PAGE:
Singh movingly narrates “the story of the sikhs” as a storyteller rather than as a historian, albeit with generous references to archives from the medieval period including travellers’ accounts, the Janam Sakhis or the accounts of the lives of the saints, sacred and secular poetry and debates among scholars studying Sikh history. One major takeaway that transcends an interest in Sikhism per se is the presentation of Mughal history from the point of view of the ten Gurus of Sikhism; the Mughals and the Gurus were almost exact contemporaries. At a time when the Mughals are generally invoked in the context of animosity between the Hindus and the Muslims in South Asia, Singh provides a  new lens, both beautiful and brutal, for this history.


The book opens with Guru Nanak, the first Guru and the founder of Sikhism, challenging the massacre engendered by Babur, the first Mughal Emperor, and his army at Sayyidpur, now known as Eminabad in what is today Pakistan:


Kings are hungry lions
Their servants rabid dogs
Foes of soothing restful sleep
The mindless servile cogs


The lackeys of the evil king,
Waving talone and claw
The prey on common gentlefolk;
Their tender flesh they gnaw


Babur was superstitious and didn’t want to be cursed by holy men. When he met Nanak, he received the Guru’s blessings and the prophecy that if his clan “shrinks from justice”, a blight would come upon its rule. Some Gurus paid with their lives as the prophecy of the blight began to come true.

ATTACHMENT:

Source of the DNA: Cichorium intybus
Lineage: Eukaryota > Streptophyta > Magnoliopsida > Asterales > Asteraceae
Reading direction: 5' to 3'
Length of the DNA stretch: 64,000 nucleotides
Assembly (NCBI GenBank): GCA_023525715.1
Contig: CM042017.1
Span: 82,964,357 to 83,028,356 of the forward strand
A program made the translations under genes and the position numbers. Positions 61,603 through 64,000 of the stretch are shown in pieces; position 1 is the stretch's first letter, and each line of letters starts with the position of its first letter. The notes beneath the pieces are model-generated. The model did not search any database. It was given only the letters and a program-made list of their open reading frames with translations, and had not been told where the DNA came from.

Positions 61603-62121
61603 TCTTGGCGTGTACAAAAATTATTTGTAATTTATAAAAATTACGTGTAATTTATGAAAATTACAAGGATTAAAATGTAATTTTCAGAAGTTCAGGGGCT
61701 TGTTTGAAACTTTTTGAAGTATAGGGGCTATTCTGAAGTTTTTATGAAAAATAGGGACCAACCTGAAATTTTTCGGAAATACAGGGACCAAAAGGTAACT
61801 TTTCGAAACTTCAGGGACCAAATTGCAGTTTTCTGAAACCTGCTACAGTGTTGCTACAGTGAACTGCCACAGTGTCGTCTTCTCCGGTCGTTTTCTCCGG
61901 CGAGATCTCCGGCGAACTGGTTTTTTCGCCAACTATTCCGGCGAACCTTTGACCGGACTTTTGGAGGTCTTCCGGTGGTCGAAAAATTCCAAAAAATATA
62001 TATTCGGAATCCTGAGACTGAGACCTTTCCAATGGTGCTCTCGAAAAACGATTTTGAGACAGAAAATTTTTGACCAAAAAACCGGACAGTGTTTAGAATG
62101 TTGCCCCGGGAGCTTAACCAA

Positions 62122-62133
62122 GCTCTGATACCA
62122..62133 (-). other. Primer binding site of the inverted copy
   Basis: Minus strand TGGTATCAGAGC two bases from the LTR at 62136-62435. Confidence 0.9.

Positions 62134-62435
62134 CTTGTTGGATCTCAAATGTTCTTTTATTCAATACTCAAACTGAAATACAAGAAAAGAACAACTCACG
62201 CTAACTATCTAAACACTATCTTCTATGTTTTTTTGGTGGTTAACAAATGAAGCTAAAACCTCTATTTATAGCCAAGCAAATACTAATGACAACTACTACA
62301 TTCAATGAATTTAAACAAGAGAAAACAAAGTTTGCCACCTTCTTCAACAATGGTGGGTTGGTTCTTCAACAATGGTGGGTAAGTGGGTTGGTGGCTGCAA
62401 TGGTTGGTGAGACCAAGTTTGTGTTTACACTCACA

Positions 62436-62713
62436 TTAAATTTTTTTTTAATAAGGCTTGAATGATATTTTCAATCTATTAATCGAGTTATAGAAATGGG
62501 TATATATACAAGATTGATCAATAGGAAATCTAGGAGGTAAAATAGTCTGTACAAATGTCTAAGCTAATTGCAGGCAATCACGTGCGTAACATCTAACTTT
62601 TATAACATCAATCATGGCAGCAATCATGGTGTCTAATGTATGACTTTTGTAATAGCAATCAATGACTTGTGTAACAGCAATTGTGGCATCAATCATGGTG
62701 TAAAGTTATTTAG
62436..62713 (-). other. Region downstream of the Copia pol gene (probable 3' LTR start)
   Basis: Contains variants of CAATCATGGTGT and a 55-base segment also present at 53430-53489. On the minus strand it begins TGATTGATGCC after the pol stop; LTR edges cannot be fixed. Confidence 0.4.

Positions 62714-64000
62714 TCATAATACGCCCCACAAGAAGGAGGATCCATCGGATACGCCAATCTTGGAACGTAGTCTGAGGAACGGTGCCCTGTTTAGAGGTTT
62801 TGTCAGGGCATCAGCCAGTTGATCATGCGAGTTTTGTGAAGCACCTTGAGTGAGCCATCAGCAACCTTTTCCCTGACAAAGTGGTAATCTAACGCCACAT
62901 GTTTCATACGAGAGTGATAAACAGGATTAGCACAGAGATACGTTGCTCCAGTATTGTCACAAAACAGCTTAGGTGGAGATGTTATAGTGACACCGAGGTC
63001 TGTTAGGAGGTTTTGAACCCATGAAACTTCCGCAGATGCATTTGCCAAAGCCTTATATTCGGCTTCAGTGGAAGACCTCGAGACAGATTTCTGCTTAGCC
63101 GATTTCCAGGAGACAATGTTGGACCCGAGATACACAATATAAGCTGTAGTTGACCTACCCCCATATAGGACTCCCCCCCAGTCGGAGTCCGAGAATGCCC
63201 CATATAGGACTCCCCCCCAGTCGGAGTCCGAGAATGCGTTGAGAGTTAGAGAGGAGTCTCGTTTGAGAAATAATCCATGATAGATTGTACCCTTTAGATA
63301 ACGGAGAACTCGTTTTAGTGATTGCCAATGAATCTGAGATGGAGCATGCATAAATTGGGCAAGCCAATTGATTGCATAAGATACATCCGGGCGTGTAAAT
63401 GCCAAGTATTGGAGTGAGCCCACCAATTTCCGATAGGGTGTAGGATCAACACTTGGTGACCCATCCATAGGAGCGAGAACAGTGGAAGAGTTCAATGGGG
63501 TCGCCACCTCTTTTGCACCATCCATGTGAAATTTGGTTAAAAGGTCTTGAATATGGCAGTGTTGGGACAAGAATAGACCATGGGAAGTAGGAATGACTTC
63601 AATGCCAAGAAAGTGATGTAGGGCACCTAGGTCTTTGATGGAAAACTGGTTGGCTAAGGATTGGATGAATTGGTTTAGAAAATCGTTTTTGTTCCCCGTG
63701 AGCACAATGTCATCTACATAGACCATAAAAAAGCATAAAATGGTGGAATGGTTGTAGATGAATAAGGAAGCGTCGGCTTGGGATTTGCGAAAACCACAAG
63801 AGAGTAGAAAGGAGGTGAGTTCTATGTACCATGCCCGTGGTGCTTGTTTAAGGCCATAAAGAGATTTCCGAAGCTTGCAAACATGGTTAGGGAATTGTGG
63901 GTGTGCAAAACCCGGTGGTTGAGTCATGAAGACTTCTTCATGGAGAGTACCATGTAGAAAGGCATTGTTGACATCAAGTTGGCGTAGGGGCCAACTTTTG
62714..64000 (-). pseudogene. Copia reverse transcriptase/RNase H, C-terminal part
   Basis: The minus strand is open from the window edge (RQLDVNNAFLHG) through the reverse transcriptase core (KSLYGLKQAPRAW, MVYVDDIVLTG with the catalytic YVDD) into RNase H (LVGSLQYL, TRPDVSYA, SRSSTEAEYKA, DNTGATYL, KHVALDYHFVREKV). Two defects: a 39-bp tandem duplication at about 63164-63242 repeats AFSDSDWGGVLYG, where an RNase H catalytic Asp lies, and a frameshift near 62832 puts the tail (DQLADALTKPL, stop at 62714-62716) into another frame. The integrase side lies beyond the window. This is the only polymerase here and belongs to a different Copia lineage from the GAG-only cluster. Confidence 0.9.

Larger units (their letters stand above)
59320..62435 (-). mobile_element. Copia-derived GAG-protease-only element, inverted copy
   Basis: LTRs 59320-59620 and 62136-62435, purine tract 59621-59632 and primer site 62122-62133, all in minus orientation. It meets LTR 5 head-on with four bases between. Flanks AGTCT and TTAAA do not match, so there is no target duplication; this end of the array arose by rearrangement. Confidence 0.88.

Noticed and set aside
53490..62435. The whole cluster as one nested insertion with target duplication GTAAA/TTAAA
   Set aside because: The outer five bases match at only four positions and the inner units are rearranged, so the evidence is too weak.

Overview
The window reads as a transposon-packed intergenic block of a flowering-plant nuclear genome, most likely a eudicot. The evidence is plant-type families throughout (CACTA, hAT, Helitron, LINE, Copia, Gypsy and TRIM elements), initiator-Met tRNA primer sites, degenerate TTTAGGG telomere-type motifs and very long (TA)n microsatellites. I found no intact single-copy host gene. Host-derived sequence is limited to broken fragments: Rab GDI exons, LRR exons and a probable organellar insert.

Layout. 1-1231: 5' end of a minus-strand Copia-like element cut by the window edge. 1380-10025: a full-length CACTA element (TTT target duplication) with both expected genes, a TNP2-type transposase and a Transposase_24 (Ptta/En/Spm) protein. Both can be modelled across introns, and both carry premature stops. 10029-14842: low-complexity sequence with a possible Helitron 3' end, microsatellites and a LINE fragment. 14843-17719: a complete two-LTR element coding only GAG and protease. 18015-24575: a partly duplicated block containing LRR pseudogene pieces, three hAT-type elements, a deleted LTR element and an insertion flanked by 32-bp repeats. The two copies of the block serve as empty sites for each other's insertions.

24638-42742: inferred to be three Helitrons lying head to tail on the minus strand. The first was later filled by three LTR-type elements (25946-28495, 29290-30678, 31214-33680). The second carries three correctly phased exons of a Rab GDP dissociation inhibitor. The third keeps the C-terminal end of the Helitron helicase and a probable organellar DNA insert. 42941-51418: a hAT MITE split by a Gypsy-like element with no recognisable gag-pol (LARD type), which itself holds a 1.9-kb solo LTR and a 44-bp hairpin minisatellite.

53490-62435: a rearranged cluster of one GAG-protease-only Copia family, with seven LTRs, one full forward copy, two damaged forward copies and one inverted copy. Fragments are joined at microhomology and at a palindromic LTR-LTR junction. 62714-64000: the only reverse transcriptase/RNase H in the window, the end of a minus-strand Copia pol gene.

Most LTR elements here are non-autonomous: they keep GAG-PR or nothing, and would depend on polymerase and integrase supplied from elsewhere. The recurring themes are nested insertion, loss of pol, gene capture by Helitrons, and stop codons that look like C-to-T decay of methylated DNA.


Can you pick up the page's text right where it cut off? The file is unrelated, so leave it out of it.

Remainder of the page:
Singh’s translations are evocative as are his narrations of different episodes from the period. Here is one that describes Mughal Emperor Akbar’s visit to the third Guru, Amar Das. Akbar walks barefoot towards the Guru:


When the Sikhs understood his intention, they hastened to lay down sheets of fine silk and velvet on the ground to ensure that the Emperor’s show of humility would be as comfortable as possible. Before the Emperor walked one of his attendants, carrying an ornate golden staff with which he periodically struck the ground. The Emperor looked at the silken sheets spread before him and then bent to move them aside with his own hands. He then started to walk barefoot on the rough path. The Emperor presented a resplendent sight in his regal attire… The mighty Emperor Akbar, before whom the entire world bowed, humbly saluted the Guru. Then, gathering his limbs about him, he sat on the ground before him. ‘Did you eat in the Langar?’ the Guru asked the Emperor. ‘Oh, what shall I eat?’ Akbar asked. ‘Today in the Langar we have unsalted porridge,’ said Guru Amar Das. ‘Then that is what I shall eat, too.’